Multimedia Tools and Applications

, Volume 76, Issue 2, pp 2019–2038 | Cite as

Rain streak removal by multi-frame-based anisotropic filtering

Article

Abstract

Dynamic weather conditions, such as rain and snow, often produce strong intensity discontinuity among frames, thus seriously degrade their visual or compression performance. How to remove these artifacts is a challenging task and has been intensively studies recently. The state-of-the-art algorithms detect these scratches before removing them from the scene. Visual effect of rain or snow is complex and difficult to be distinguished from the background; hence the precision of its detection and segmentation by hard decision is usually unsatisfactory. As an anisotropic filter performs well in structural noise removal, such as linear, planar as well as isotropic noise, it is utilized in this paper to analyze image content and suppress scratch noise simultaneously. Compared with the state-of-the-art algorithms, the proposed algorithm is better and more robust in dynamic scenes.

Keywords

Structural noise Anisotropic filter Rain removal 

References

  1. 1.
    Aharon M, Elad M, Bruckstein A (2006) svd: an algorithm for designing overcomplete dictionaries for sparse representation. Signal Process, IEEE Trans 54(11):4311–4322CrossRefGoogle Scholar
  2. 2.
    Bossu J, Hautiμere N, Tarel JP (2011) Rain or snow detection in image sequences through use of a histogram of orientation of streaks. Int J Comput Vis 93(3):348–367CrossRefGoogle Scholar
  3. 3.
    Brewer N, Liu N (2008) Using the shape characteristics of rain to identify and remove rain from video. Struct, Syntact Stat Pattern Recognit 451–458Google Scholar
  4. 4.
    Buades A, Coll B, Morel JM et al (2005) A review of image denoising algorithms, with a new one,“SIAM. J Multiscale Model Simulat 4(2):490–530CrossRefMATHGoogle Scholar
  5. 5.
    Chen R, Chang FL, Li Z, Ferraro R, Weng F (2007) Impact of the vertical variation of cloud droplet size on the estimation of cloud liquid water path and rain detection. J Atmos Sci 64(11):3843–3853CrossRefGoogle Scholar
  6. 6.
    Chen DY, Chen CC, Kang LW (2014) Visual depth guided color image rain streaks removal using sparse coding, circuits and systems for video technology. IEEE Trans on 24(8):1430–1454Google Scholar
  7. 7.
    Dean N, Raftery A (2005) Normal uniform mixture differential gene expression detection for cdna microarrays. BMC Bioinform 6(1):173CrossRefGoogle Scholar
  8. 8.
    Elad M, Aharon M (2006) Image denoising via sparse and redundant representations over learned dictionaries. Imag Process, IEEE Trans 15(12):3736–3745MathSciNetCrossRefGoogle Scholar
  9. 9.
    Fadili JM, Starck JL, Elad M, Donoho DL (2010) Mcalab: Reproducible research in signal and image decomposition and inpainting. Comput Sci Eng 12(1):44–63CrossRefGoogle Scholar
  10. 10.
    Fernández JJ, Li S (2003) An improved algorithm for anisotropic nonlinear diffusion for denoising cryo-tomograms. J Struct Biol 144(1):152–161CrossRefGoogle Scholar
  11. 11.
    Frangakis AS, Stoschek A, Hegerl R (2001) Wavelet transform filtering and nonlinear anisotropic diffusion assessed for signal reconstruction performance on multidimensional biomedical data. Biomed Eng, IEEE Trans 48(2):213–222CrossRefGoogle Scholar
  12. 12.
    Garg K, Nayar SK (2004) Detection and removal of rain from videos. CVPR, Proc 2004 I.E. Comput Soc Conf IEEE 1:528–535Google Scholar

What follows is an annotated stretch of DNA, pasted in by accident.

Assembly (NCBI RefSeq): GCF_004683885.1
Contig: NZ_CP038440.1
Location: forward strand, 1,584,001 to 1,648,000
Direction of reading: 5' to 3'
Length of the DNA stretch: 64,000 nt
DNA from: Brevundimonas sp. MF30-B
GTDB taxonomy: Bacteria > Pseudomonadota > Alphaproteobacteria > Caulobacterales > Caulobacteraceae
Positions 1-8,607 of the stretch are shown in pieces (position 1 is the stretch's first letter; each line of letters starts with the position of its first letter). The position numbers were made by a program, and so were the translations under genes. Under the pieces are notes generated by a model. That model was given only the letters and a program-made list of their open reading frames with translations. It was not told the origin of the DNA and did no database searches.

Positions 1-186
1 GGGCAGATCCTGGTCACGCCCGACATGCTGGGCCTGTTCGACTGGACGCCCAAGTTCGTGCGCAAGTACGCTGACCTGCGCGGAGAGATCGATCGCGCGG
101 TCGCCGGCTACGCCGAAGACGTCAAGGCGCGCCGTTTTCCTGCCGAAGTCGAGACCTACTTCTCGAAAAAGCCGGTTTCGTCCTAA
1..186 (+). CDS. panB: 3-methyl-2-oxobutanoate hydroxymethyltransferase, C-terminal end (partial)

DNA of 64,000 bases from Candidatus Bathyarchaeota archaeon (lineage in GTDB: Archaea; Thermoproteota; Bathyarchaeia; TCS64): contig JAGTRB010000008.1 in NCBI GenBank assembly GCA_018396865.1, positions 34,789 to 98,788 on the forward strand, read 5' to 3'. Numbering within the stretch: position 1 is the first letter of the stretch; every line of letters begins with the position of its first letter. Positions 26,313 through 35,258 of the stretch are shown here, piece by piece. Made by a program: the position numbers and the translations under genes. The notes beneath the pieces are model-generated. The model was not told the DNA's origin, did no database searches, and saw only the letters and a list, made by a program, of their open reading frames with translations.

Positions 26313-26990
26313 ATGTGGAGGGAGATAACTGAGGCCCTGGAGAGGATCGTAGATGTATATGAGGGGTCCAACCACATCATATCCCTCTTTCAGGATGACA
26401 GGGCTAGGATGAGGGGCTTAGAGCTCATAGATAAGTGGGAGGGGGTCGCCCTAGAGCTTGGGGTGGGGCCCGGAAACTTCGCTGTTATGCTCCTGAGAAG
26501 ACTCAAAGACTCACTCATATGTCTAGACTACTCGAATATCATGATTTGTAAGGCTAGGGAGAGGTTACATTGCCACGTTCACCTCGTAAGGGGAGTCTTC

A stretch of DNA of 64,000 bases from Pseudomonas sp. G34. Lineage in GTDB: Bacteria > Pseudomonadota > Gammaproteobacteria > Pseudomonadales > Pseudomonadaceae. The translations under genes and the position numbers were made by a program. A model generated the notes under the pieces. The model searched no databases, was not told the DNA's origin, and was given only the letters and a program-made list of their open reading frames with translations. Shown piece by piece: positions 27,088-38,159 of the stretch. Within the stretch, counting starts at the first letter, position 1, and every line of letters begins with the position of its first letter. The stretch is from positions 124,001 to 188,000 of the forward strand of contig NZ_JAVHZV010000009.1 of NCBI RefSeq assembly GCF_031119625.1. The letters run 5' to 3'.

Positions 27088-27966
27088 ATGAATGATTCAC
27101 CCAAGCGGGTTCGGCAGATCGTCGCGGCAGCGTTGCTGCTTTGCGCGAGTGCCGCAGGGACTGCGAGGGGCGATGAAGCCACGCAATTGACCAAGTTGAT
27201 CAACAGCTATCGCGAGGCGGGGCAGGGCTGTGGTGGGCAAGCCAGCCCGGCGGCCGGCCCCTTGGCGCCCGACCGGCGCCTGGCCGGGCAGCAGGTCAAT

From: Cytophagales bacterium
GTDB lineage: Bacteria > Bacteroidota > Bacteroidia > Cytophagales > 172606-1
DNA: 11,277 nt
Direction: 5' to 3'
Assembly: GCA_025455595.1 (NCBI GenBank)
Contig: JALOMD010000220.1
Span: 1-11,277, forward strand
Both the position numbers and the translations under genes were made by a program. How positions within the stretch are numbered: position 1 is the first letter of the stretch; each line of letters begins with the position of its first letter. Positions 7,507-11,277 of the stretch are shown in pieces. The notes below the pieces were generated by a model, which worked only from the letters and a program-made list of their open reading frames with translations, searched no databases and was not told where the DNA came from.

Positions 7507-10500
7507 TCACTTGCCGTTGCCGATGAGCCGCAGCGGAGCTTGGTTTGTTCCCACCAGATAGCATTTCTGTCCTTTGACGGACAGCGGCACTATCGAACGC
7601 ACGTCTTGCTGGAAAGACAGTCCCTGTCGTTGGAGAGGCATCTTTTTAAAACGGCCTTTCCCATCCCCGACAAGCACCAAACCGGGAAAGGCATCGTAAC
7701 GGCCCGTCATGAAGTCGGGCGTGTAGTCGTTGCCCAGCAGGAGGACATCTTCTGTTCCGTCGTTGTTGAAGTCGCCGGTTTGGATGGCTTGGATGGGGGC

13. 13.
    Garg K, Nayar SK (2005) When does a camera see rain? Proc IEEE Int Conf Comput Vis 2:1067–1074CrossRefGoogle Scholar
  14. 14.
    Garg K, Nayar SK (2006) Photorealistic rendering of rain streaks. ACM Trans Graph (TOG) ACM 25:996–1002CrossRefGoogle Scholar
  15. 15.
    Garg K, Nayar SK (2007) Vision and rain. Int J Comput Vis 75(1):3–27CrossRefGoogle Scholar
  16. 16.
    Hase H, Miyake K, Yoneda M (1999) Real-time snowfall noise elimination. ICIP Proc 1999 Int Conf IEEE 2:406–409Google Scholar
  17. 17.
    Kang L, Lin C, Fu Y (2011) Automatic single-image-based rain streaks removal via image decomposition. Image Process, IEEE Trans 99:1–1Google Scholar
  18. 18.
    Mairal J, Elad M, Sapiro G (2008) Sparse representation for color image restoration. Imag Process IEEE Trans 17(1):53–69MathSciNetCrossRefMATHGoogle Scholar
  19. 19.
    Starck JL, Moudden Y, Bobin J et al. (2005) Morphological component analysis in Proceedings of the SPIE conference wavelets. Citeseer 5914Google Scholar
  20. 20.
    Tomasi C, Manduchi R (1998) Bilateral filtering for gray and color images,” in Computer Vision, 1998. Sixth International Conference on. IEEE 839–846Google Scholar
  21. 21.
    Weickert J (1998) Anisotropic diffusion in image processing[M]. Teubner, StuttgartMATHGoogle Scholar
  22. 22.
    Yao C, Wang C, Hong LJ, Cheng YF (2014) A Bayesian probabilistic framework for rain detection. Entropy 16(6):3302–3314CrossRefGoogle Scholar
  23. 23.
    Zhang M, Gunturk BK (2008) Multiresolution bilateral filtering for image denoising. Imag Process IEEE Trans 17(12):2324–2333MathSciNetCrossRefGoogle Scholar
  24. 24.
    Zhang X., Li H., Qi Y et al. (2006) Rain removal in video by combining temporal and chromatic properties, in Multimedia and Expo, 2006 I.E. International Conference on. IEEE 461–464Google Scholar

Copyright information

© Springer Science+Business Media New York 2016

Authors and Affiliations

  1. 1.School of Computer Science and Software EngineeringEast China Normal UniversityShanghaiChina
  2. 2.School of Software EngineeringSouth China University of TechnologyGuangzhouChina
  3. 3.The Third Research Institute of Ministry of Public SecurityShangahaiChina
  4. 4.Shanghai Key Laboratory of Digital Media Processing and TransmissionShangahaiChina

Personalised recommendations